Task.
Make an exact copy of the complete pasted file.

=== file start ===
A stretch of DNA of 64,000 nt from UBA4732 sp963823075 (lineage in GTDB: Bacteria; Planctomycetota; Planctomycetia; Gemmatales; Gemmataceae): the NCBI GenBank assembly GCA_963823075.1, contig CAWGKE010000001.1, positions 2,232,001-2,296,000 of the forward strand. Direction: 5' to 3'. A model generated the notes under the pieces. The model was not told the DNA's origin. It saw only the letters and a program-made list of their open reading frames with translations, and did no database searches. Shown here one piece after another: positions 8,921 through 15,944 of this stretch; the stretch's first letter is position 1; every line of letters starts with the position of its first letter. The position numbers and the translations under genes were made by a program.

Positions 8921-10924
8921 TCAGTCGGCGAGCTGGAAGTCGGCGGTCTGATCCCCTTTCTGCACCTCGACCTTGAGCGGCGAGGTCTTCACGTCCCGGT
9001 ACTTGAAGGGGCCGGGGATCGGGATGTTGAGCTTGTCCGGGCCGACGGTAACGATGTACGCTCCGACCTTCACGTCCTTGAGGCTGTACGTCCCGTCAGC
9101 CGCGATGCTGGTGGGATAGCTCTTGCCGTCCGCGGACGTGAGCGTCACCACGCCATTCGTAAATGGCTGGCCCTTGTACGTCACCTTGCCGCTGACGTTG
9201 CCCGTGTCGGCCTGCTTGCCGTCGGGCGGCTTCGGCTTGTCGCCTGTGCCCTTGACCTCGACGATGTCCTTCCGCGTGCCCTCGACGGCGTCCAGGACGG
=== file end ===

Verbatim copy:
A stretch of DNA of 64,000 nt from UBA4732 sp963823075 (lineage in GTDB: Bacteria; Planctomycetota; Planctomycetia; Gemmatales; Gemmataceae): the NCBI GenBank assembly GCA_963823075.1, contig CAWGKE010000001.1, positions 2,232,001-2,296,000 of the forward strand. Direction: 5' to 3'. A model generated the notes under the pieces. The model was not told the DNA's origin. It saw only the letters and a program-made list of their open reading frames with translations, and did no database searches. Shown here one piece after another: positions 8,921 through 15,944 of this stretch; the stretch's first letter is position 1; every line of letters starts with the position of its first letter. The position numbers and the translations under genes were made by a program.

Positions 8921-10924
8921 TCAGTCGGCGAGCTGGAAGTCGGCGGTCTGATCCCCTTTCTGCACCTCGACCTTGAGCGGCGAGGTCTTCACGTCCCGGT
9001 ACTTGAAGGGGCCGGGGATCGGGATGTTGAGCTTGTCCGGGCCGACGGTAACGATGTACGCTCCGACCTTCACGTCCTTGAGGCTGTACGTCCCGTCAGC
9101 CGCGATGCTGGTGGGATAGCTCTTGCCGTCCGCGGACGTGAGCGTCACCACGCCATTCGTAAATGGCTGGCCCTTGTACGTCACCTTGCCGCTGACGTTG
9201 CCCGTGTCGGCCTGCTTGCCGTCGGGCGGCTTCGGCTTGTCGCCTGTGCCCTTGACCTCGACGATGTCCTTCCGCGTGCCCTCGACGGCGTCCAGGACGG